AKT: How did you protect yourself from the stories you must have heard?
LMO: That's why I do what I do with you. That's my way to protect myself. Keep helping! Edet has 800 hours of footage. There were six documentaries about me, normally 150 hours. I am trying to convince her to use it for education and transform this into material for schools. Transform it into a new way to teach and connect it with ISIS, with the current crisis.
AKT: Many people close their eyes and don't want to know what is going on in the world.
LMO: Because it's very frustrating. If you know a lot and have empathy for the people in Darfur and you know, nothing changed, you get so frustrated. That's why Lemkin was amazing because he kept fighting, pushing. Committed people need to keep doing. Samantha, Edet, and many others. You are now reporting, that's the point. We are committed people. We know we'll never finish, but we know we'll never stop.
Luis Moreno Ocampo at the International Criminal Court: "For me it was incredibly important to build an institution."
AKT: Let me add a third quote from you in the film. "Silence has never protected victims, silence only helps the criminals."
LMO: That is Elie Wiesel. I don't mention him, but it's his quote. For the Ambassadors it was impossible to understand what I was saying. They have a completely different mind set. The goal is to reach agreement and not to fight. So for them I was a nightmare.
AKT: What specifically made you a nightmare for the Ambassadors?
LMO: For instance, one Ambassador was telling me " Luis, please this time be more professional!"
AKT: Professional meaning...?
LMO: Exactly! I said "what do you mean?" He said " You are too emotional. When you talk about these girls being raped. This is not for us. This is too emotional." Because he was a nice guy, he was affected by that. He didn't like that. He had to keep cold to keep making deals with criminals and ignoring.
And my way to present the case to them for him was very emotional and was not professional. Because professional is cold. For me, I was not emotional, I was just presenting the facts. At the diplomatic level, when they talk about the principles, they don't talk about the facts. And when they talk about the facts, they don't talk about the principles.
AKT: Despite the great responsibility you had, your position also, it seems, gave you a freedom, the people in these official positions did not have.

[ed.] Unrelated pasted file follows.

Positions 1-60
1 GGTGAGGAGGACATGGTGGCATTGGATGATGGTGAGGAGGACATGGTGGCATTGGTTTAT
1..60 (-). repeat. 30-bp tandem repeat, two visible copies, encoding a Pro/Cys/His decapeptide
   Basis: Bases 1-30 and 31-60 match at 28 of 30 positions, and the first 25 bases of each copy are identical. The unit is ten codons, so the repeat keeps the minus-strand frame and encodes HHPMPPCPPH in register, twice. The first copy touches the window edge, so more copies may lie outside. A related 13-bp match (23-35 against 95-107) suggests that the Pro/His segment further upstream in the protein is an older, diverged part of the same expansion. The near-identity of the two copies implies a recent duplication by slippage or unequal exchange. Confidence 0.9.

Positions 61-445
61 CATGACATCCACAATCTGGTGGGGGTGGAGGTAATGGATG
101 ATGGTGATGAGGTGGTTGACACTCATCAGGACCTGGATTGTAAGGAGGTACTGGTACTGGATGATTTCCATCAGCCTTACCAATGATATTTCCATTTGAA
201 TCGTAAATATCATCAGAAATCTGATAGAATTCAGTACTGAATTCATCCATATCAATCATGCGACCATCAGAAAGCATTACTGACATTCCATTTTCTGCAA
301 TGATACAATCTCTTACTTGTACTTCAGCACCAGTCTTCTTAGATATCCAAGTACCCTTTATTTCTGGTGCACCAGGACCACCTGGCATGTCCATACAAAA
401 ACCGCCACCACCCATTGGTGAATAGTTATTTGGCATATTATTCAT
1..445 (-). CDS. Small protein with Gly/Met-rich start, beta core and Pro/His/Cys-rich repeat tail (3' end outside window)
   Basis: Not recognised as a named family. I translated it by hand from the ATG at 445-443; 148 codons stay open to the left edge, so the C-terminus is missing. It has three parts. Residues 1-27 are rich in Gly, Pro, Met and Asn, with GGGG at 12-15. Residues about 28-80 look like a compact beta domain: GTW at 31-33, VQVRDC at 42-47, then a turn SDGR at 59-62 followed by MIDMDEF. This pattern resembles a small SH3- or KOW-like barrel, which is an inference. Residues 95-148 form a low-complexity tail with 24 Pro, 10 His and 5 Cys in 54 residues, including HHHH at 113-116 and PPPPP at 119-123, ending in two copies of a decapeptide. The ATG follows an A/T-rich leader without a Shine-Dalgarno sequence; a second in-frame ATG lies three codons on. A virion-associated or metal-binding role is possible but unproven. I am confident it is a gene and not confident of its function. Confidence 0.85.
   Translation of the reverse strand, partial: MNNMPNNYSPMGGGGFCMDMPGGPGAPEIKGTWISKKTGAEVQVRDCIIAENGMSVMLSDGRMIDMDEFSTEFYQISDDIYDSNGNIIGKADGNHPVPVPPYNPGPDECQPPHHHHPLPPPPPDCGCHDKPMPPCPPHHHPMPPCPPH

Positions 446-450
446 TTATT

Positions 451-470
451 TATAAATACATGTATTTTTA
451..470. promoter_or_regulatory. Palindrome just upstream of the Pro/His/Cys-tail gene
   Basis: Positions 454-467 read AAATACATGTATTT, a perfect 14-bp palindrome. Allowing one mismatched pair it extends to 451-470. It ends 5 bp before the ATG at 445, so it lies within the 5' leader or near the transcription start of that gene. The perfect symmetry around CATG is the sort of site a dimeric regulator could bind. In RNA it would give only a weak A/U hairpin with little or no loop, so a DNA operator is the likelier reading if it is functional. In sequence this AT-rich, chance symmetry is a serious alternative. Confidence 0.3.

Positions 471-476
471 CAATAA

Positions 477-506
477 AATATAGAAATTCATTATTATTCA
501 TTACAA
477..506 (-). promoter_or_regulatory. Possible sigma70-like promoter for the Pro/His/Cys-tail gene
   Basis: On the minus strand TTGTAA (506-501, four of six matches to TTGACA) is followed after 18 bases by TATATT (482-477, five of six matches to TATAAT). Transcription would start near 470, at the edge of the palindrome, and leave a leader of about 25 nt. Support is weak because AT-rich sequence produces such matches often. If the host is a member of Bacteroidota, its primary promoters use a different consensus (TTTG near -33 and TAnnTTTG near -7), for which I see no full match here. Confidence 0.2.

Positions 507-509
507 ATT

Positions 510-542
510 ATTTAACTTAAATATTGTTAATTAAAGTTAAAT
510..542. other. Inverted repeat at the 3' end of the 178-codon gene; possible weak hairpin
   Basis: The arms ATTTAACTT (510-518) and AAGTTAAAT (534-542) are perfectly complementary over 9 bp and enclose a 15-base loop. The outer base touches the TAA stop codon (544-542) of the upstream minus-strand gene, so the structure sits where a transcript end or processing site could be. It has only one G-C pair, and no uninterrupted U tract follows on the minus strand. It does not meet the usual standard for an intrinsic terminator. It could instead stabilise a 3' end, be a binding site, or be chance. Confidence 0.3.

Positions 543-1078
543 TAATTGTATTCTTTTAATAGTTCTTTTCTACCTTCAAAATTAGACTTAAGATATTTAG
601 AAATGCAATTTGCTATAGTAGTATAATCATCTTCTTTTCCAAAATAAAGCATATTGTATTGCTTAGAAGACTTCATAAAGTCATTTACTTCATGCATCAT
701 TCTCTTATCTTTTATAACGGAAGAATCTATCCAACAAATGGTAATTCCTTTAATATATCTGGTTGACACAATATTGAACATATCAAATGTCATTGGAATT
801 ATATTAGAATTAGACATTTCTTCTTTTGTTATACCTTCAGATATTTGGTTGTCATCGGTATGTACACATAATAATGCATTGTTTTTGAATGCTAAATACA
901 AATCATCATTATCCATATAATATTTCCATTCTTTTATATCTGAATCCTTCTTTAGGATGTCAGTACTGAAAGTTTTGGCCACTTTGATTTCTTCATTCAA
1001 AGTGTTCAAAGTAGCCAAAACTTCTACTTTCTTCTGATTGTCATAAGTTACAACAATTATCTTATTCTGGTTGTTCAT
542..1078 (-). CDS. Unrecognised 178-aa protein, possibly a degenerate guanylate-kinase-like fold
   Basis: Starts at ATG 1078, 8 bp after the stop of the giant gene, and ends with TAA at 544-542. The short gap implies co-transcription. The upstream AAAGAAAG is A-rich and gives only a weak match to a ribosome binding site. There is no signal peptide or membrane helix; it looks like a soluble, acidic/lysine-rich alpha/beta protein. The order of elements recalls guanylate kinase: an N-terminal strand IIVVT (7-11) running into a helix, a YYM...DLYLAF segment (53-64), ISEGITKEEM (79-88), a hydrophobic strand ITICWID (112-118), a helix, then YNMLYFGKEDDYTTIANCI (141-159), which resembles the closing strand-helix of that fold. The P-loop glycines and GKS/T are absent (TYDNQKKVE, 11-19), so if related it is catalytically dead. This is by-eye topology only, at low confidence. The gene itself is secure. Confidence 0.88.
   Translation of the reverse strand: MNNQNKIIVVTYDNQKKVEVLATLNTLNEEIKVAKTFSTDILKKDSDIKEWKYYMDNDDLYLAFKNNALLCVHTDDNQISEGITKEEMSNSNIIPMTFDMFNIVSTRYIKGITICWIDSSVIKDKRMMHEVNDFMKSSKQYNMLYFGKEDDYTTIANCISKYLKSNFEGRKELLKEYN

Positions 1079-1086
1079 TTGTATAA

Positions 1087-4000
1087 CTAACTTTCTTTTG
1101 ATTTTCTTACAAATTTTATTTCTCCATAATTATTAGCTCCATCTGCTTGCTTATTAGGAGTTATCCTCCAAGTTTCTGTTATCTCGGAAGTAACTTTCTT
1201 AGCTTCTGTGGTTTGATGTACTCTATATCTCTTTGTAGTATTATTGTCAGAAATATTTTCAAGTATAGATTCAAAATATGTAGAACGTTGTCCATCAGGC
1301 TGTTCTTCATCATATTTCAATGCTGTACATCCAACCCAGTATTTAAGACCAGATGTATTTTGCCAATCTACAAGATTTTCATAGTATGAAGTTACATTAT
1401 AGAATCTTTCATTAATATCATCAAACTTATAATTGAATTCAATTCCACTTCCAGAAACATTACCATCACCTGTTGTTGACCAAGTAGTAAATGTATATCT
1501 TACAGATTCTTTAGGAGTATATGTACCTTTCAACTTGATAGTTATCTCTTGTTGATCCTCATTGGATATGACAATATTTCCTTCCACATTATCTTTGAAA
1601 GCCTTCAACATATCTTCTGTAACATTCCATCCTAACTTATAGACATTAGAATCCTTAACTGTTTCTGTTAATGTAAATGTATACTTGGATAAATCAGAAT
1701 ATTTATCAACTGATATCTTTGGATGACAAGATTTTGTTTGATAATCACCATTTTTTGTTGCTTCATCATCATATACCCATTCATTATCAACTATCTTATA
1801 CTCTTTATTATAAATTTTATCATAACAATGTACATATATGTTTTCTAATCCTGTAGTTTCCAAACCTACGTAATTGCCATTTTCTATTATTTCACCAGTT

LMO: I was the first global public servant independent. My obsession was how to be more efficient.
AKT: On a lighter note, what kind of movies do you like? If you ever get the chance to watch movies.
Watchers Of The Sky poster
AKT: These are all beautiful choices. Anything more recent?
LMO (laughing and thinking): The Coen brothers are great. Star Wars is incredibly smart and so modern because it has a planet surrounded by an army which is representing the Chamber of Commerce. The Chamber of Commerce has so much power that it's attacking a planet. My work on anti-corruption is also about protecting individuals against powerful people.
AKT: The ICC can only deal with crimes committed after 2002.
LMO: The Nuremberg crimes plus genocide and the way to do it was for the future and not the past. It was complicated. A very strong discussion. This ICC creation was an agreement between dreamers and hypocrites. And my job was to put reality below the dreams and against hypocrisy. And that's why everyone was feuding with me.
AKT: The decision making on which criminals to prosecute must have been a tough one. Just in terms of numbers.
LMO: Some of it is in the movie. In 1987, I was an Argentinian prosecutor prosecuting army officers who were involved in the Dirty War. I had 1600 suspects. I cannot do a case against 1600. In principle, all of them could be responsible. So I had no legal way to discriminate who is in, who is out.
I came to New York to a meeting and I was on a panel with Ben Ferencz years ago. And I said, "Mr.Ferencz, can you explain to me how did you do it in Nuremberg?" He said: "We had evidence against thousands of people and we chose 22." And I thought, ah, here is the principle, the idea. Why 22? And he said "we had 22 chairs."
So, one of the first things I did when I took office was, I said, I will just prosecute those who have the greatest responsibility. I offer a very limited number of cases but very high level because that will increase the preventative impact. It's more complicated but it's more useful.
AKT: Thank you very much, not only for this interview, but for the important work you do.
Watchers Of The Sky is currently in theatres in New York and Los Angeles.